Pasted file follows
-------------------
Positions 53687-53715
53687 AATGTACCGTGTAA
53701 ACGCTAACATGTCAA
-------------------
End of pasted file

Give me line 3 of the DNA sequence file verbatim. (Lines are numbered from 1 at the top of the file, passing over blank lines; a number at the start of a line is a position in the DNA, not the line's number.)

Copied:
53701 ACGCTAACATGTCAA